of animals in Belarus preservation of which populations causes fears by the
Belarusian scientists. For example, a marsh-otter living in woods of Belarus
supersedes a more aggressive mink once delivered to our country. "These
species are externally very similar against each other and we cannot eliminate
mink avoiding fear to eliminate the marsh-otter", Valentin Malishevskiy noted.
The Deputy Minister of Natural Resources and Environment Protection
reminded that the rare or endangered species of wild animals and plants are
under protection of the state and are listed in the Red Data Book of Belarus. A
third edition of this Book was recently issued. The Belarus bison is known as the ‘prehistoric survivor with Achilles’ heel’.
Bisons on Canadian Money!
May 16, 2013: Royal Canadian Mint offers $100 Silver Coin for $100. Following the success of their “$20 for $20” silver coin campaign, The Royal
Canadian Mint has launched a new series which uses the same concept for a
larger face value. Orders are now being accepted for the first “$100 for $100”
silver coin, which is the initial release for the Wildlife in Motion series. The
RCM indicates this is the first time in history that $100 can buy a coin worth
$100. The reverse of the coin designed by Claudio D’Angelo features three
members of a herd of stampeding bison racing across the grassy prairie. The
bison are pictured in profile, illustrating the movement and momentum of the
massive creatures. The background shows foothills which are backed by a
jagged mountain with clouds above. The inscriptions read “Canada 2013” and
the legal tender face value of “100 Dollars”. The obverse of the coin features
the portrait of Queen Elizabeth II designed by Susanna Blunt. The 2013 $100
for $100 Bison Silver Coin is struck in 99.99% pure silver with a weight of 31.6
grams (1.016 troy ounces) and diameter of 40 mm. The maximum mintage is
limited to 50,000 pieces with a limit of three coins per household.
Comparisons to “$20 for $20” Silver Coins: The RCM has released eight coins
under the “$20 for $20” program. The $20 silver coins are struck in 99.99%
silver with a weight of 7.96 grams (0.256 troy ounces). The new $100 silver
coins are struck in 99.99% purity with a weight of 31.6 grams (1.016 troy
ounces). This represents less silver content proportional to the face value
when compared to the $20 coins. Five times the weight of the $20 coin would
have been 39.8 grams. The diameter of the $20 coins is 27 mm compared to
a diameter of 40 mm for the $100 coins. The finishes of the coins differ. For
the $20 coins, a specimen finish is used, compared to a matte proof finish for
the $100 coins. The $20 coins have carried mintage limits of 250,000 each.
The $100 coins carry a mintage limit of one-fifth the amount at 50,000 pieces. Both programs have imposed a limit of three coins per household.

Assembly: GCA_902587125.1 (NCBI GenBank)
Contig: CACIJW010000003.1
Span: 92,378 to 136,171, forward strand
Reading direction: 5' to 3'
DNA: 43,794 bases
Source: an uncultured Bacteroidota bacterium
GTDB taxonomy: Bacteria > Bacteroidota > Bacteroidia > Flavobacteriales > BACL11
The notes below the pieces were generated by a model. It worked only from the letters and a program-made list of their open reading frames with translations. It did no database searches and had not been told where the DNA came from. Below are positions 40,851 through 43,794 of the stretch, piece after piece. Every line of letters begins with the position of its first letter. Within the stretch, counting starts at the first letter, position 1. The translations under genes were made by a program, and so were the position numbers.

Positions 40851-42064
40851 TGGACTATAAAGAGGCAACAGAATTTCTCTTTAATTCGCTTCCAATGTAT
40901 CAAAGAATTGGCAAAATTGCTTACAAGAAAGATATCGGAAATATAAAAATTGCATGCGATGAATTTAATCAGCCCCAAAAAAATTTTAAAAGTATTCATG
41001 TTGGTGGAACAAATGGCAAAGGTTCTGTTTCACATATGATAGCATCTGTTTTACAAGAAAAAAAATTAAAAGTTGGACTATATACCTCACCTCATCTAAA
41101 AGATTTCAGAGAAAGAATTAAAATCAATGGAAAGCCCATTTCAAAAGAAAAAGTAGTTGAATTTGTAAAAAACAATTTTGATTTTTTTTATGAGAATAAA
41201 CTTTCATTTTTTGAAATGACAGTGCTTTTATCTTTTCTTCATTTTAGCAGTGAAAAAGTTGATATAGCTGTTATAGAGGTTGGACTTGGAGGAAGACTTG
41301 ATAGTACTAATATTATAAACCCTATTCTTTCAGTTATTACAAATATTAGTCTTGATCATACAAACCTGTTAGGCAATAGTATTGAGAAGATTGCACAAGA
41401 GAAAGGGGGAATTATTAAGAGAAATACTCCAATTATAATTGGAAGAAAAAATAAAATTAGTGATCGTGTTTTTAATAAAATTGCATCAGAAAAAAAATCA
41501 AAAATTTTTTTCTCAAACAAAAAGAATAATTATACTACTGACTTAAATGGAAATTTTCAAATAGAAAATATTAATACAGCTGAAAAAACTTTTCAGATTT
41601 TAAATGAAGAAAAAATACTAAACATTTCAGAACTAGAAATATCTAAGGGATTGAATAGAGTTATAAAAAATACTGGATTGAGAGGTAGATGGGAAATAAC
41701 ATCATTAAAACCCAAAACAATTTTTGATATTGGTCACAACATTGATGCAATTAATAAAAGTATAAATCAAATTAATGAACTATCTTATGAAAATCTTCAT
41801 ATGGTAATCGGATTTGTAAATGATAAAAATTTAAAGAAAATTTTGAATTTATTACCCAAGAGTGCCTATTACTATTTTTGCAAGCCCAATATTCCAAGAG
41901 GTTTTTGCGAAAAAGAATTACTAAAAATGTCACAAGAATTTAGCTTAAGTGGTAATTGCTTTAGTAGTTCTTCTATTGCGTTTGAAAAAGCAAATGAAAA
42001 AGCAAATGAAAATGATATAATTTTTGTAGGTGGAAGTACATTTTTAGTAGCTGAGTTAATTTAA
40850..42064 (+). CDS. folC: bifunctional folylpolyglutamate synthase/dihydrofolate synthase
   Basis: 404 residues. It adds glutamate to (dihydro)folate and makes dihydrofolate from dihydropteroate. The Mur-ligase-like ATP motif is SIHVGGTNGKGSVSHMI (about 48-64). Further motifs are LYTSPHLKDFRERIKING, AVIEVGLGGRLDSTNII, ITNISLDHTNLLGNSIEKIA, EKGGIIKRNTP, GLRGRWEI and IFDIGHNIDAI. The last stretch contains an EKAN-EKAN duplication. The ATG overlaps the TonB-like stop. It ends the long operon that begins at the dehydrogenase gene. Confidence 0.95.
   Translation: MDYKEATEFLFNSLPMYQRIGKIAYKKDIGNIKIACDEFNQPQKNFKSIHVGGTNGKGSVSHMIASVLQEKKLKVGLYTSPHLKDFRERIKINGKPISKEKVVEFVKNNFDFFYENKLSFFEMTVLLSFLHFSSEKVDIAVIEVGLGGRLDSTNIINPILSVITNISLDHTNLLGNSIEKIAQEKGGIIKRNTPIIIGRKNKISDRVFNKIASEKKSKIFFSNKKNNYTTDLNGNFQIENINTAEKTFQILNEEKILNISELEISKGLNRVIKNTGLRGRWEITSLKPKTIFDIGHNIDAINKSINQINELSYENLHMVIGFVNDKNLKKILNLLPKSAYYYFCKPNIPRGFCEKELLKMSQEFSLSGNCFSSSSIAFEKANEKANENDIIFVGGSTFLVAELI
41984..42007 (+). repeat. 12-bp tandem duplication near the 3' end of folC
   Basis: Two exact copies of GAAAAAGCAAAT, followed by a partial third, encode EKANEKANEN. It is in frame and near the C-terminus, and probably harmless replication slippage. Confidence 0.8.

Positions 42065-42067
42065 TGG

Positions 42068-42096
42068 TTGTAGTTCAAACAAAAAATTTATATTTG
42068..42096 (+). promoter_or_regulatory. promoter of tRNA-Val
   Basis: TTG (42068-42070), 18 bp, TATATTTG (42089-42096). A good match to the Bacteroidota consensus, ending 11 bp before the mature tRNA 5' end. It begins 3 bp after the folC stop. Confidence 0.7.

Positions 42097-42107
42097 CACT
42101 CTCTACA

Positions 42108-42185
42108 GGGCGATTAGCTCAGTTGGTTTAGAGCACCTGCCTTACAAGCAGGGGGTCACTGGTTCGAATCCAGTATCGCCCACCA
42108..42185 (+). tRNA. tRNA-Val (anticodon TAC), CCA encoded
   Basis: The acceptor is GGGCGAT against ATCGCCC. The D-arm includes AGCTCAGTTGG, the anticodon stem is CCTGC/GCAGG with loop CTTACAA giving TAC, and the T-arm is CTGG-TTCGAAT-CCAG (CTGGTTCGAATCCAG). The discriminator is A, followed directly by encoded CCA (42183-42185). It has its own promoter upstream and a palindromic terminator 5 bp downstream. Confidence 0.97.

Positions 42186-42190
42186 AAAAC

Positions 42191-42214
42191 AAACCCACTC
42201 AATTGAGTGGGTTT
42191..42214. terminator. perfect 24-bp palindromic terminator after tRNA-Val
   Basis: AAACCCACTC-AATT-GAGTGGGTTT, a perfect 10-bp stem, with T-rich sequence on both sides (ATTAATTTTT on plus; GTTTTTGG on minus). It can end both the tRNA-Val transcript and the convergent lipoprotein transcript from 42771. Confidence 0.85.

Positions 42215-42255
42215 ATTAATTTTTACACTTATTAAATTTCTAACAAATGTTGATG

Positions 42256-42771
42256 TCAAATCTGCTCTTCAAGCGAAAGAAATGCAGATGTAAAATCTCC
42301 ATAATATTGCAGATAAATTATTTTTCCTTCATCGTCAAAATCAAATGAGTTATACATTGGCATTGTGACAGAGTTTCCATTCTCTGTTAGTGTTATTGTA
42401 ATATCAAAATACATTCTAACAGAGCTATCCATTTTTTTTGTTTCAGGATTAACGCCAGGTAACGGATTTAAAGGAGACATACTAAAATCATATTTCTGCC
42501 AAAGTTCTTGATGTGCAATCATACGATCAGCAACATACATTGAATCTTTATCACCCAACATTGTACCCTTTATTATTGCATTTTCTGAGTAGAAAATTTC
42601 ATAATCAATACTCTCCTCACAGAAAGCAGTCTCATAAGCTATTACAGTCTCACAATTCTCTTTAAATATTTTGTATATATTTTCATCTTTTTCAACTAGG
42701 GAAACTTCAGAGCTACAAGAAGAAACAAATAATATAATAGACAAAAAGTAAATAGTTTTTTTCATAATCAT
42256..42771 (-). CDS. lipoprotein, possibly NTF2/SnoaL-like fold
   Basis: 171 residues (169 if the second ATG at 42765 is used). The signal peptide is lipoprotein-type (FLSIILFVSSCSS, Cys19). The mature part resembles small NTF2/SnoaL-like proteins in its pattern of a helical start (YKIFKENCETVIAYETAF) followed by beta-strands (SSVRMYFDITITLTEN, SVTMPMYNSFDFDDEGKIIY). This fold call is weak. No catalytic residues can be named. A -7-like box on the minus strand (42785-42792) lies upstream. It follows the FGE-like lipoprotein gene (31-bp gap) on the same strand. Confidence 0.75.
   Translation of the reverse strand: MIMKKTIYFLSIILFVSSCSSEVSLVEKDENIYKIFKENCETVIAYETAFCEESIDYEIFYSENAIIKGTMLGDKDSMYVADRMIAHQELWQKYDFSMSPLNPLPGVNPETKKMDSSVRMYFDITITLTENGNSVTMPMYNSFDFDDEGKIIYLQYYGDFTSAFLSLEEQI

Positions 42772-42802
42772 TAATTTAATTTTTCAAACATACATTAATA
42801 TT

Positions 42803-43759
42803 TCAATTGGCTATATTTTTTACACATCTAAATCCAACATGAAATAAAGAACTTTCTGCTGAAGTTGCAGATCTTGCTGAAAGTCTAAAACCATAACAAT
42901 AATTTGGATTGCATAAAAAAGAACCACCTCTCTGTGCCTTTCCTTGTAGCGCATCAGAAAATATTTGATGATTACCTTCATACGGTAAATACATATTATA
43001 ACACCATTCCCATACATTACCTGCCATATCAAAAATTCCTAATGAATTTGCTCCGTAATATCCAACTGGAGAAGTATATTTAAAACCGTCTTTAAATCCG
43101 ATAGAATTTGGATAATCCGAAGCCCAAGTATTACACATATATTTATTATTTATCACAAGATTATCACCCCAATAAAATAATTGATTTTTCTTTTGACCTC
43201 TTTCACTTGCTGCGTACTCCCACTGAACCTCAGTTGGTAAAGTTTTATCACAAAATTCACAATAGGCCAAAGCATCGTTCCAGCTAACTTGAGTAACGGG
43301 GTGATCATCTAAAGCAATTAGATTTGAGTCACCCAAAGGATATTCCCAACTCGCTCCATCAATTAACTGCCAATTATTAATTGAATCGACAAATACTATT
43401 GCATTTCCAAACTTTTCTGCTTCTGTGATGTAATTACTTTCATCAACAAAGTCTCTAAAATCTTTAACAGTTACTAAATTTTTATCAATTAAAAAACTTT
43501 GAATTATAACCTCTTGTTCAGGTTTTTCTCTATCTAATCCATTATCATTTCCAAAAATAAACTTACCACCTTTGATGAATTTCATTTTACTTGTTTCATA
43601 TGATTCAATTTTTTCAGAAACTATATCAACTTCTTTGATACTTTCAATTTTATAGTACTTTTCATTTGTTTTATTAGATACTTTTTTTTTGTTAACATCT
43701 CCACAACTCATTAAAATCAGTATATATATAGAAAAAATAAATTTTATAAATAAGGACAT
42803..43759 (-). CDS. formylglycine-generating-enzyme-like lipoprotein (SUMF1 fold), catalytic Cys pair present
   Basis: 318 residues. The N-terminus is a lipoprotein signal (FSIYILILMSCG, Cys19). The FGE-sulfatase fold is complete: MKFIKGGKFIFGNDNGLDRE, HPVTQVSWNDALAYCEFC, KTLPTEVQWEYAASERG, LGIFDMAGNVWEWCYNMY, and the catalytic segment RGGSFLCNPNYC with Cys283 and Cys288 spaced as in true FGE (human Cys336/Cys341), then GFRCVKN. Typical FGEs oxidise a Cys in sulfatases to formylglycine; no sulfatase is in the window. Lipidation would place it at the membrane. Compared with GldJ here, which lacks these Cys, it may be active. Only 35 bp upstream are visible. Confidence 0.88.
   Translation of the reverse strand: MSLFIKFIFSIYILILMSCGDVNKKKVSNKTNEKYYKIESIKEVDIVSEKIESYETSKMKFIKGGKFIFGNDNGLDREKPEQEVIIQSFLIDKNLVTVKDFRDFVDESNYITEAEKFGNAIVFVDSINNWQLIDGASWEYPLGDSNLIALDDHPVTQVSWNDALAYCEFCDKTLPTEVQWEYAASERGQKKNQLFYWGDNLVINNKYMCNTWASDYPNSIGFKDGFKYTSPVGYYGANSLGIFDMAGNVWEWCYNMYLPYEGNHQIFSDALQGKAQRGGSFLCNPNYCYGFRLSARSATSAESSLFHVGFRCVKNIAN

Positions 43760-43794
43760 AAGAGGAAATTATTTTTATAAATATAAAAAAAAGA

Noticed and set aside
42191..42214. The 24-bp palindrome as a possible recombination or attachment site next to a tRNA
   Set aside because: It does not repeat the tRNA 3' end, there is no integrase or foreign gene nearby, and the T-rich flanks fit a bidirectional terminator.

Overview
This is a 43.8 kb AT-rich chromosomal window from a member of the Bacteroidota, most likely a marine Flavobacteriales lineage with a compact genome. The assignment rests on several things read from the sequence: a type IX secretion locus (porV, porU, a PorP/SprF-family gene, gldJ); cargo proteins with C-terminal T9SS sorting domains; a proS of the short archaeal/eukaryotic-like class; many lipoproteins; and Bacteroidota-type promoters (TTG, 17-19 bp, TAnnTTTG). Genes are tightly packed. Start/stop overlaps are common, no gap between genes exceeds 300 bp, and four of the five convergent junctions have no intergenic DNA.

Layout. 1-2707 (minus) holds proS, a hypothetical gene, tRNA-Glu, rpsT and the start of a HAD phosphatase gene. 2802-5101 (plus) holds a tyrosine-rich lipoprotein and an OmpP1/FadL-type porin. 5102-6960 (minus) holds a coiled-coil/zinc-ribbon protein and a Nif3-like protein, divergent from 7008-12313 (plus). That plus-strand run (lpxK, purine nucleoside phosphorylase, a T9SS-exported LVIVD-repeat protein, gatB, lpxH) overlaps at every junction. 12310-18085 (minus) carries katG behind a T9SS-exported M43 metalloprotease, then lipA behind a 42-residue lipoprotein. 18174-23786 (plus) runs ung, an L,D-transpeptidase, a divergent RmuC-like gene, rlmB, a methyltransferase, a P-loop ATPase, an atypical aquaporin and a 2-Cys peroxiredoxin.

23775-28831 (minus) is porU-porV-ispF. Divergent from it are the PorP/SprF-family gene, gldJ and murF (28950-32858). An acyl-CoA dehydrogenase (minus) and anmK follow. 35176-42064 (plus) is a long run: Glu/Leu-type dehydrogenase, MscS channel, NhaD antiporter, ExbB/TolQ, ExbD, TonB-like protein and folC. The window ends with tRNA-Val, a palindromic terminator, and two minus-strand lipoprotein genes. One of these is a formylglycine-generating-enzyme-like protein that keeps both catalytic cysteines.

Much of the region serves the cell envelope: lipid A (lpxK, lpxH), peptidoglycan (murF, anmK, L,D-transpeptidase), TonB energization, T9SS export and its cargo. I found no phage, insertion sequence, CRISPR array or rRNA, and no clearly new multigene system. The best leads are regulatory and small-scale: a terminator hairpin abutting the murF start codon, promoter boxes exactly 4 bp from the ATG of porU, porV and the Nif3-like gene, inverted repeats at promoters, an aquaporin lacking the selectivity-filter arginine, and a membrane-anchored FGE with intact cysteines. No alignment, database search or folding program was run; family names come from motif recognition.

The introduction of the
25-cent coin Wood Bison
announced in October 2011 as
launching on Monday, January 16, 2012. The Royal Canadian Mint has added color
to half of the 12.5
units produced.
"White Buffalo" 1998 Gold Coin with
face value of $200, and a RCM Limited Edition mintage of 7,100. Coin is
17.13 gram of 0.9167 or ½ oz .9999 pure
gold. The legend of the White Buffalo
tells of the healing and regeneration of
the Chipewyan people of Western Canada. When a White Buffalo calf “walks
back” – or is born – says the legend,
people will awaken to the light and
Mother Earth will be heard. Mintage was
limited to 7,100 coins.
February 27, 2013: 2013 Canadian Silver “Master of the Prairie Wind” Wood Bison
Arrives Tomorrow! – The highly-anticipated 2013 Canadian Wood Bison Silver
uncirculated coin is the last coin in the six-coin Canadian Wildlife series, and has seen
extraordinary levels of pre-purchase orders. This one troy ounce coin is the same size
as the Silver Maple Leaf, and is made from the same .9999 fineness. The coin’s face value is $5 and has a mintage of one million. The coin’s reverse features a Wood Bison
donning a thick winter coat and trudging through the snow with a grove of evergreens
behind him. It is inscribed with the words 9999 FINE SILVER 1 OZ ARGENT PUR and
the initials ED, honouring designer Emily S. Damstra – who also designed the Silver
Pronghorn Antelope, Lucky Loonie, and eleven other Canadian coins. The obverse of
each 2013 Canadian Silver Wood Bison features Susanna Blunt’s portrait of Queen Elizabeth II, along with the inscriptions 5 DOLLARS, ELIZABETH II and 2013. Prior to the
1 oz Silver Wood Bison, the RCM issued five Wildlife Series designs, including wolf,
grizzly bear, cougar, moose and the pronghorn antelope. The Wood Bison is one of the
most iconic mammals in North America, even featured in the province of Manitoba’s
official flag.
2009 Bison Year in Ukraine!